Jules Massenet & Antonio Pappano Lyrics Follow
Jules Émile Frédéric Massenet (French: [ʒyl emil fʁedeʁik masnɛ]; 12 May 1842 – 13 August 1912) was a French composer of the Romantic era best known for his operas, of which he wrote more than thirty. The two most frequently staged are Manon (1884) and Werther (1892). He also composed oratorios, ballets, orchestral works, incidental music, piano pieces, songs and other music.
While still a schoolboy, Massenet was admitted to France's principal music college, the Paris Conservatoire. There he studied under Ambroise Thomas, whom he greatly admired. After winning the country's top musical prize, the Prix de Rome, in 1863, he composed prolifically in many genres, but quickly became best known for his operas. Between 1867 and his death forty-five years later he wrote more than forty stage works in a wide variety of styles, from opéra-comique to grand-scale depictions of classical myths, romantic comedies, lyric dramas, as well as oratorios, cantatas and ballets. Massenet had a good sense of the theatre and of what would succeed with the Parisian public. Despite some miscalculations, he produced a series of successes that made him the leading composer of opera in France in the late 19th and early 20th centuries.
Like many prominent French composers of the period, Massenet became a professor at the Conservatoire. He taught composition there from 1878 until 1896, when he resigned after the death of the director, Ambroise Thomas. Among his students were Gustave Charpentier, Ernest Chausson, Reynaldo Hahn and Gabriel Pierné.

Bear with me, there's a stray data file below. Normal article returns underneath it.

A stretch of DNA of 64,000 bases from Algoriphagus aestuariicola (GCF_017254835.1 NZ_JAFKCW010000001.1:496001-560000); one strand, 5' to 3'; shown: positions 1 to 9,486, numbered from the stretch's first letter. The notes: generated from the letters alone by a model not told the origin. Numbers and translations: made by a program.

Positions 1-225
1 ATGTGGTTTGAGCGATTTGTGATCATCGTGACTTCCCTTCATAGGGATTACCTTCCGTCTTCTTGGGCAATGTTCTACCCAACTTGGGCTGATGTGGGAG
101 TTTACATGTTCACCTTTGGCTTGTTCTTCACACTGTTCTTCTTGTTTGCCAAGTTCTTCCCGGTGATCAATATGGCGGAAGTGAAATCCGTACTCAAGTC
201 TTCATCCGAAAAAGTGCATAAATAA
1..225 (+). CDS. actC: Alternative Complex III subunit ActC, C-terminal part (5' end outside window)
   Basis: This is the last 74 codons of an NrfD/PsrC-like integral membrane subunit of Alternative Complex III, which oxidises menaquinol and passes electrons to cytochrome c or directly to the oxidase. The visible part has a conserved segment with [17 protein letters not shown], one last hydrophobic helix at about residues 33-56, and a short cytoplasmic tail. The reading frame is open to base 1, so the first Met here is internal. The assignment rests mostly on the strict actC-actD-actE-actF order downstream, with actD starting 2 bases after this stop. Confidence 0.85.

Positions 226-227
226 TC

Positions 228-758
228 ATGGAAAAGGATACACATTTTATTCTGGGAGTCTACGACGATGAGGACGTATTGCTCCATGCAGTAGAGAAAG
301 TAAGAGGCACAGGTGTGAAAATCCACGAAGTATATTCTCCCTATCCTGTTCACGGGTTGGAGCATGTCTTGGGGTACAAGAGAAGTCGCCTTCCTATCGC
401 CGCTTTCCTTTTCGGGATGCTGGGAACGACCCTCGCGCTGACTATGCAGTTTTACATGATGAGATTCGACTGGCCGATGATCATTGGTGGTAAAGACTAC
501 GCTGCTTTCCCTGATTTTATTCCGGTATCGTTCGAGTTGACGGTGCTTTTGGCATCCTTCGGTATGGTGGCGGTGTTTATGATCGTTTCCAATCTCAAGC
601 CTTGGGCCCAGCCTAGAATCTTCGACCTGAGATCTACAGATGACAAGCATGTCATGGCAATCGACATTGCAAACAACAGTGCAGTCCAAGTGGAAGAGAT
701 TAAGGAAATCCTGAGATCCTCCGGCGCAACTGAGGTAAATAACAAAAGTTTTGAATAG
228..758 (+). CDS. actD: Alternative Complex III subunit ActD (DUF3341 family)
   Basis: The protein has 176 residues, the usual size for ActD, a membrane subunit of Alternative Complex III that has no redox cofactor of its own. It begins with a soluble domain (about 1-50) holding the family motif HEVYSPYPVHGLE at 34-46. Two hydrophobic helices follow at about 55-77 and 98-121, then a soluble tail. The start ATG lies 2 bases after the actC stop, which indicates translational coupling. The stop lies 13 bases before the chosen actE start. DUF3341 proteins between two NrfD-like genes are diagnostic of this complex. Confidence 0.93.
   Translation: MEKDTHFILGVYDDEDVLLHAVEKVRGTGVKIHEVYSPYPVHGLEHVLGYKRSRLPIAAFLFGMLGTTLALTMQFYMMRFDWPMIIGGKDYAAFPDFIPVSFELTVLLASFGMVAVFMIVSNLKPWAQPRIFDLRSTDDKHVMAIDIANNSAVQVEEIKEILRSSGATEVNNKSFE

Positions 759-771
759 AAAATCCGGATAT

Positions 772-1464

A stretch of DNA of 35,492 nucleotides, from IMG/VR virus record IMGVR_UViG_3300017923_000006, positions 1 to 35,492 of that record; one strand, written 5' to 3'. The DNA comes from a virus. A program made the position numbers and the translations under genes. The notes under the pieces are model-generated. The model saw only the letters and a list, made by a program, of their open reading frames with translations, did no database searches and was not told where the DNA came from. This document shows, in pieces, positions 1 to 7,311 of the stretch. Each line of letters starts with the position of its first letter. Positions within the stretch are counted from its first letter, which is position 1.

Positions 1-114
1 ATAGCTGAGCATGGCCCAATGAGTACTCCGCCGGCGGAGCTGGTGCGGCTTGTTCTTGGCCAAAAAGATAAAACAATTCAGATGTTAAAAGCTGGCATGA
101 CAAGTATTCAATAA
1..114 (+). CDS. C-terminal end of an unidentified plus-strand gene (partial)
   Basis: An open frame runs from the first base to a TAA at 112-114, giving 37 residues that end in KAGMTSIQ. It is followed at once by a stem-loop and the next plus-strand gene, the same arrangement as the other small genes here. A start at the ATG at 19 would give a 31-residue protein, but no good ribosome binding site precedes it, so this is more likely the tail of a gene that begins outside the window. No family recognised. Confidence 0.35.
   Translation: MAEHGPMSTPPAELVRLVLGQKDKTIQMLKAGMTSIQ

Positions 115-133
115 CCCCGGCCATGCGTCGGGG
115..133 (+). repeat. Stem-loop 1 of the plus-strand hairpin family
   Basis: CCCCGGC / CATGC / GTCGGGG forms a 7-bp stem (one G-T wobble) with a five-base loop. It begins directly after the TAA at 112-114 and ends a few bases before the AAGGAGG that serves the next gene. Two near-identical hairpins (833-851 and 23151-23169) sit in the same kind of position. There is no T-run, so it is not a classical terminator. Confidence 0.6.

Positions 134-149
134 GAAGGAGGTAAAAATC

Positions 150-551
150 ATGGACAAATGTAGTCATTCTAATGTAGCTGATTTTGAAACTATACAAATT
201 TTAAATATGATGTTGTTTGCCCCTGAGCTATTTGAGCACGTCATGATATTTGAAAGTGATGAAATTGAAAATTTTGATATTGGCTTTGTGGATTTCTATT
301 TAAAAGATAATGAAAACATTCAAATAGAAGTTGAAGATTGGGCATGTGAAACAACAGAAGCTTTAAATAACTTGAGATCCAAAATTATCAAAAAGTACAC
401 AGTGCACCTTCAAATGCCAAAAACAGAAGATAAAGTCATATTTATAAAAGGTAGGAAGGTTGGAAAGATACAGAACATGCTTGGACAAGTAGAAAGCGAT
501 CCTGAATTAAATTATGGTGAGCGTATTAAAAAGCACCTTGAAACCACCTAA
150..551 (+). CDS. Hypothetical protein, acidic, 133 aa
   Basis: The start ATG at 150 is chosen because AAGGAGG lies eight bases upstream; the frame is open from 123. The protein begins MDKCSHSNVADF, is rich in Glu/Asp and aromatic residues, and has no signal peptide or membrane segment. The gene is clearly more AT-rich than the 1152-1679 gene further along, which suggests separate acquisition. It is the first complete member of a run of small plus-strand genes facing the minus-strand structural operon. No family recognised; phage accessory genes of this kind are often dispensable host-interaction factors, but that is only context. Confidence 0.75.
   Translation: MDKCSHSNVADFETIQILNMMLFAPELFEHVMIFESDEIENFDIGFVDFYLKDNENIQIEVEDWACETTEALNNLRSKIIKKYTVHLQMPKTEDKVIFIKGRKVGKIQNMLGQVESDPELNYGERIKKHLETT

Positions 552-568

By the time of his death, Massenet was regarded by many critics as old-fashioned and unadventurous although his two best-known operas remained popular in France and abroad. After a few decades of neglect, his works began to be favourably reassessed during the mid-20th century, and many of them have since been staged and recorded. Although critics do not rank him among the handful of outstanding operatic geniuses such as Mozart, Verdi and Wagner, his operas are now widely accepted as well-crafted and intelligent products of the Belle Époque.
- Act 4. À cette heure suprême, je suis heureux
- Act 1. Je ne sais si je veille
- Act 1. Ah! comme ils sont meilleurs que moi!
- Act 3. Des cris joyeux d'enfants montent sous ma fenêtre
- Act 2. N'est-il donc pas d'autre femme
- Act 4. Werther! Werther! Rien!
- Act 1. Rêve! Extase! Bonheur!
- Act 1. Charlotte! Charlotte! Albert est de retour!
- Act 3. Tiens, Charlotte, crois-moi, ne reste pas ici
- Act 2. Un autre est son époux!
- Act 2. Frère, voyez! Voyez le beau bouquet!... Heureux! Pourais-je l'être encore?
- Act 4. Ah! ses yeux se ferment!... Non... Charlotte! je meurs
- Act 1. Jésus vient de naître!... Chers enfants!
- Act 3. Ha! bien souvent... Toute mon 'me est là!... Pourquoi me réveiller, ô souffle du printemps?
- Act 2. Oui, ce qu'elle m'ordonne
- Act 1. Sophie!... Albert! Toi de retour!
- Act 1. Elle m'aime!... Quelle prière de reconnaissance et d'amour
- Act 3. Va! Laisse couler mes larmes
- Act 3. Ah! Moi! Moi, dans ses bras!
- Act 2. J'aurais sur ma poitrine
- Act 4. Entr'acte: La Nuit de Noël
- Act 1. Mais vous ne savez rien de moi
- Act 1. Arrivez donc, Brühlmann!
- Act 3. N'achevez pas! Hélas!
- Act 2. Prélude / ...Vivat Bacchus! Semper vivat!
- Act 2. Ai-je dit vrai? L'amour que j'ai pour elle Ah! qu'il est loin, ce jour plein d'intime douceu
- Act 1. Interlude
- Act 3. Werther est de retour... on la vu revenir
- Act 3. Ah! mon courage m'abandonne!
- Act 2. Lorsque l'enfant revient d'un voyage avant l'heure